Sucuri also comes with a powerful CDN (content delivery network). A CDN serves your website’s static content (images, stylesheets, JavaScript) from a global network of servers. This further reduces your server load and improves overall site load time.

If you are looking for a free option, then Cloudflare free CDN gives you basic level DNS firewall protection.

7. Choose a Better WordPress Theme

Choose better eCommerce theme

WordPress themes control the appearance of your eCommerce store. However, not all of them are optimized for performance and often add too much clutter, which makes your website slower.

When choosing a WordPress theme for an eCommerce store, you need to find the balance between functionality and speed. Theme features like sliders, carousels, web fonts, and icon fonts can slow down your website.

We recommend going for a simple theme and then using plugins to add the features you need. This gives you better control over both the performance and appearance of your online store.

WordPress themes by StudioPress, Elegant Themes, and Astra are all optimized for performance. For more individual theme recommendations, see our expert picks for the best WooCommerce themes for WordPress.

8. Use Better WordPress Plugins

One of the most often asked questions by WordPress beginners is how many plugins they can use in their store without affecting performance.

The answer is as many as you like.

The total number of plugins does not affect the performance of your online store. It’s the quality of the code that does.

A single poorly-coded WordPress plugin may load too many scripts or stylesheets that could affect page load speed.

On the other hand, a well-coded plugin would use standard best practices to minimize the performance impact. We recommend testing your plugins for performance impact before and after installing them.

We also maintain a list of the must-have WooCommerce plugins, where we have hand-picked essential WooCommerce plugins used by most online stores.

For example, the SeedProd drag-and-drop landing page builder helps you build blazing-fast eCommerce landing pages without writing any code.

SeedProd Page Builder

For more on this topic, see our guide on how to choose the best WordPress plugins. It has a step-by-step process on how to evaluate WordPress plugins and pick the right one for your online store.

9. Reduce External HTTP Requests

A typical eCommerce page contains several components. For instance, it has images, CSS and JavaScript files, video embeds, and more.

Each component is separately loaded by users’ browsers by making an HTTP request to your server. More HTTP requests mean longer page load times.

Your server may also be fetching things from third-party tools and services like Google Analytics, social media retargeting, and other services. These are called external HTTP requests. These can take even longer to finish on a typical web page load.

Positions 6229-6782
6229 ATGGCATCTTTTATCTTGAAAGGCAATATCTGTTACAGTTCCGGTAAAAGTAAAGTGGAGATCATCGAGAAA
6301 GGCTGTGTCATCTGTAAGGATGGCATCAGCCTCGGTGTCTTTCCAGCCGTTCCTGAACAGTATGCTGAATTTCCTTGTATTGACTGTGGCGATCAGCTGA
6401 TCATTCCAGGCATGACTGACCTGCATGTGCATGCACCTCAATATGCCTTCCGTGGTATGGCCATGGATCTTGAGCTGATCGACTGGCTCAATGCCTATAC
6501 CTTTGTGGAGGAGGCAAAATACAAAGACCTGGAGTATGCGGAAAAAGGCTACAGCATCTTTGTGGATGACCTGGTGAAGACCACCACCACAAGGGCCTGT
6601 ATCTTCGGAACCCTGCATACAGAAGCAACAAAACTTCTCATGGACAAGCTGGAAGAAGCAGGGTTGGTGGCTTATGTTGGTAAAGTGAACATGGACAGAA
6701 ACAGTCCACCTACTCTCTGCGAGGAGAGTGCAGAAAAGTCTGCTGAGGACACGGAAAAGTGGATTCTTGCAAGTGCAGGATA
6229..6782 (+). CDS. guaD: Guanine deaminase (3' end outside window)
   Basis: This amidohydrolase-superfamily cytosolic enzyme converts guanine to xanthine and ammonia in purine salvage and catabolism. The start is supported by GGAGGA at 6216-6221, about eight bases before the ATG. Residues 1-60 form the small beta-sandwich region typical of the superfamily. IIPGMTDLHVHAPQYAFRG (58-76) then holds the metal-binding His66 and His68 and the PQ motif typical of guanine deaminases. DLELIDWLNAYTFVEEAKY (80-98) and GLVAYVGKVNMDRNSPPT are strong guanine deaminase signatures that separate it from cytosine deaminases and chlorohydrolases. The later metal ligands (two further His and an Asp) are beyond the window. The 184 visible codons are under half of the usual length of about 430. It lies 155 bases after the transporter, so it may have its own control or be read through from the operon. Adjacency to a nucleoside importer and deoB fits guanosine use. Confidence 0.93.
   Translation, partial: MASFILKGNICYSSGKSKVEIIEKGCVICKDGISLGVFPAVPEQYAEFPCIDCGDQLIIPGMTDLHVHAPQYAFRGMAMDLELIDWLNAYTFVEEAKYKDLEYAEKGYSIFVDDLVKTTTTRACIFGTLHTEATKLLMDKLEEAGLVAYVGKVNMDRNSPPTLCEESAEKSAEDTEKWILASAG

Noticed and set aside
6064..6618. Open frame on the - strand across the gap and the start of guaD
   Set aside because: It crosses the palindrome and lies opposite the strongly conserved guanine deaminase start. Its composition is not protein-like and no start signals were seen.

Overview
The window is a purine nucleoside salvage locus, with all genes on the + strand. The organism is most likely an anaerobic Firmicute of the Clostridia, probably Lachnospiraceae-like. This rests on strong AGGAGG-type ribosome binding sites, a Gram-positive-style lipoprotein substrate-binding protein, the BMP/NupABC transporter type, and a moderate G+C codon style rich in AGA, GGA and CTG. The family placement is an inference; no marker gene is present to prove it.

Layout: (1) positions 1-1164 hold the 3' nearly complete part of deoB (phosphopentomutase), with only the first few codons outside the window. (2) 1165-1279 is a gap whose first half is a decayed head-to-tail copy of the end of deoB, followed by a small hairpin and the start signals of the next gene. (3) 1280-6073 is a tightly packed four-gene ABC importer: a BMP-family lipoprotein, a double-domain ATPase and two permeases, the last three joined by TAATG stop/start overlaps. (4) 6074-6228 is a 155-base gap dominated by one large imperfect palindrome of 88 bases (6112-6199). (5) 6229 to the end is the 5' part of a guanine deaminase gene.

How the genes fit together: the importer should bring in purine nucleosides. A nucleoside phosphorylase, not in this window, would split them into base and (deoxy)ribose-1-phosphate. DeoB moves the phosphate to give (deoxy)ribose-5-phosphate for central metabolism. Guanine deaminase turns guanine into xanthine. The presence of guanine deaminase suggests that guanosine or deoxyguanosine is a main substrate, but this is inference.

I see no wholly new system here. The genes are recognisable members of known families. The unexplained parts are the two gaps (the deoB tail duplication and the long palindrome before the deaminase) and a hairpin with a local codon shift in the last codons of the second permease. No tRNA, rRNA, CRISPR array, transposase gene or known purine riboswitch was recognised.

It is ok to have these scripts on your WordPress website, but if they are affecting your website’s performance, then you need to consider reducing them.

You can view external HTTP requests by visiting your website and opening the Inspect tool in your browser. From here, switch to the Sources » Page tab to view all external HTTP requests.

External HTTP requests

10. Reduce Database Requests

WordPress and WooCommerce use a database to store a lot of content and settings. Your WordPress theme and plugins also make database queries fetch and display that information on the screen.

Database queries are extremely fast, and your website can run hundreds of those in mere milliseconds. However, if your website is handling a traffic spike, then these queries can slow down your page load time.

You can check the database calls by using a plugin like Query Monitor in WordPress. Upon activation, the plugin will add the query monitor menu to your WordPress admin bar.

Query monitor menu

However, minimizing these requests may not be possible for beginner-level users. For instance, you may need to modify your WordPress theme to reduce database calls.

If you are comfortable editing your WordPress theme files or debugging code, then you can look for database calls that can be avoided.

Other users can try finding a better WordPress theme and alternate plugins to reduce database calls if needed.

11. Optimize WordPress Database

Over a period of time, your WordPress database may get bloated with information that you may not need anymore.

This clutter can potentially slow down database queries, backup processes, and overall WordPress performance. From time to time, it’s important to optimize your WordPress database to declutter unnecessary information.